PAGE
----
Day 30, Sunday January 3, 1999

BBStricker.jpg (21768 bytes)
George Stricker Photo Billy Black

It was a really busy day. First came the news that American George Stricker finally reached Cape Town. Stricker had retired from the race twelve days ago with rig damage and had a difficult return back to South Africa.

MSGoldingTvar.jpg (9790 bytes) Mike Golding Photo Marek Slodownik

Then Mike Golding officially withdrew from Leg 2. He suffered extensive damage to the keel and hull when he struck sandbank off Cape Reinga two days ago. His second tow from Bowling Bay to safer Mangonui Harbor yesterday was longer than the allowed 10 miles limit. If Golding and his crew had been able to repair the damage, he would be able to continue racing for the last two legs of the event. However he would be not eligible for any overall prize in the race. The boat is to be towed the 150-mile distance from Mangonui to Auckland tomorrow.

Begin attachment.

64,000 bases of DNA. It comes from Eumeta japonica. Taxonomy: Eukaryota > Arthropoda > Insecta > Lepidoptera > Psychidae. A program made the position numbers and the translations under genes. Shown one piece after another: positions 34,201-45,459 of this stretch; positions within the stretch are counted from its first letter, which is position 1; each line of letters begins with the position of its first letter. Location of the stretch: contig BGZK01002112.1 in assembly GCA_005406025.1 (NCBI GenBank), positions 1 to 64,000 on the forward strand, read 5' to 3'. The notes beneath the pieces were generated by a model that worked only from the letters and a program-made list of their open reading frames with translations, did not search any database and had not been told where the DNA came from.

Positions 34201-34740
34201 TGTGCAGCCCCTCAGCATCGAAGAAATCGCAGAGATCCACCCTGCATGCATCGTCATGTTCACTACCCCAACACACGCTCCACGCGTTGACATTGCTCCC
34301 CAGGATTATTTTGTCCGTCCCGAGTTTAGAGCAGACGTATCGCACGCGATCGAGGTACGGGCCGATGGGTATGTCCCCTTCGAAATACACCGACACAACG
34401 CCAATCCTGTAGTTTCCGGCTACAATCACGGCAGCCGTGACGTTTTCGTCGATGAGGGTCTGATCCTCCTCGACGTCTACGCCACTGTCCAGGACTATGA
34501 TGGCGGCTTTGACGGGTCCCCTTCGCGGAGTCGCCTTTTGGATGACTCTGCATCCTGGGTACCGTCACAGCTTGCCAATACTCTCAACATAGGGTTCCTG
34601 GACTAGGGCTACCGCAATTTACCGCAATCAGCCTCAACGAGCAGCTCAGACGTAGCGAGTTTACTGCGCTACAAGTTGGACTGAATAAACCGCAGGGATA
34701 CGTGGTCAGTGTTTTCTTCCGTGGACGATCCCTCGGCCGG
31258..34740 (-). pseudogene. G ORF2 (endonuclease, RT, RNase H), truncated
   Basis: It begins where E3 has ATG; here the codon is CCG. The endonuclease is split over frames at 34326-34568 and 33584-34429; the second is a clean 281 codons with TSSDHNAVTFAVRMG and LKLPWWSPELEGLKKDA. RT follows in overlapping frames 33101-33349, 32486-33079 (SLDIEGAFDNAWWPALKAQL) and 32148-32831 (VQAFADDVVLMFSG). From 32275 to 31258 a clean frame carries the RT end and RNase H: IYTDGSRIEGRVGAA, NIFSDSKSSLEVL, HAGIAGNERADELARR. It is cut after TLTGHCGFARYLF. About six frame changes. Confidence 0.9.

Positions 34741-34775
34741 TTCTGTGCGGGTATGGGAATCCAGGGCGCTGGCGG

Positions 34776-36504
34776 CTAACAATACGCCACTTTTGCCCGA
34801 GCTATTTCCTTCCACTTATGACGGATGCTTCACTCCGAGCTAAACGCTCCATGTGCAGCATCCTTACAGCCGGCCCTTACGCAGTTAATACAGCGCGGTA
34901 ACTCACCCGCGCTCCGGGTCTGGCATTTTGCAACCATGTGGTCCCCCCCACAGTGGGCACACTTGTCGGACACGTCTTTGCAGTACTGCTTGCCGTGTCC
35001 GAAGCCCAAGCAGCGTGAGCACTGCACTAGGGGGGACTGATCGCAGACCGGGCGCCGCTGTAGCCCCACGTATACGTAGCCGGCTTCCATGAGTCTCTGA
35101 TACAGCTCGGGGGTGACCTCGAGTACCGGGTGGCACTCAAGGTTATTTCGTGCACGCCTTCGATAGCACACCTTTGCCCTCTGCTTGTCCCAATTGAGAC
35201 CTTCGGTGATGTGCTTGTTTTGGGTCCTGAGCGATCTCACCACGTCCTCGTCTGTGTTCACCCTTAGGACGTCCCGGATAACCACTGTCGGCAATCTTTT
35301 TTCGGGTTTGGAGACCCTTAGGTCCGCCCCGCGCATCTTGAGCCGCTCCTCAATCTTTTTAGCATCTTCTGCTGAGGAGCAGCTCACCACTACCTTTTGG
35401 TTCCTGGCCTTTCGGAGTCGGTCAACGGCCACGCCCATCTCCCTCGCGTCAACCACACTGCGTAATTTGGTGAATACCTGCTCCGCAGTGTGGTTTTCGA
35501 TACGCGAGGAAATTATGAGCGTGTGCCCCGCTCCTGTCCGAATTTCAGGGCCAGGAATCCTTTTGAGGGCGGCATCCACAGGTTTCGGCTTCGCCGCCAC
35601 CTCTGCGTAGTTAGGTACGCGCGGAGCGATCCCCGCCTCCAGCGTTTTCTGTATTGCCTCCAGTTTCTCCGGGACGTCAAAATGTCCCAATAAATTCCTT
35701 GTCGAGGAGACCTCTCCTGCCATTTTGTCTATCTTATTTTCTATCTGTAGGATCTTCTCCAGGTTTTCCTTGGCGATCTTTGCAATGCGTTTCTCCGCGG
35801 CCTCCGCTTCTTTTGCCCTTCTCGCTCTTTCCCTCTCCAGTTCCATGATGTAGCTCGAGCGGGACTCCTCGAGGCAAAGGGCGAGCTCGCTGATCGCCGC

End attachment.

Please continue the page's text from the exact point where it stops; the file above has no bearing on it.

BBThiercelin.jpg (23340 bytes) Marc Thiercelin Photo Billy Black
By morning, Thiercelin was 58 miles from the finish line and Autissier was another 20 miles astern. As the sun set over the Auckland, Somewhere crossed the finish line. After tough 28 days, 20 hours, 42 minutes and 00 seconds Marc Thiercelin finished in second place for Leg 2.

The most frightening thing for him was the boat's acceleration during Leg 2 sailing. "The boat constantly accelerates and takes off in the waves, which keeps me in a state of stressful watchfulness and wears on my nerves," he said. Then he continued: "Being on Somewhere at this speed is very hard, because the boat literally takes off and is always surfing between 18 and 24 knots. You have to be ready for anything, and it's impossible to read, write or rest properly. It's very stressful, because you never know whether the boat isn't going to turn over in the next minute."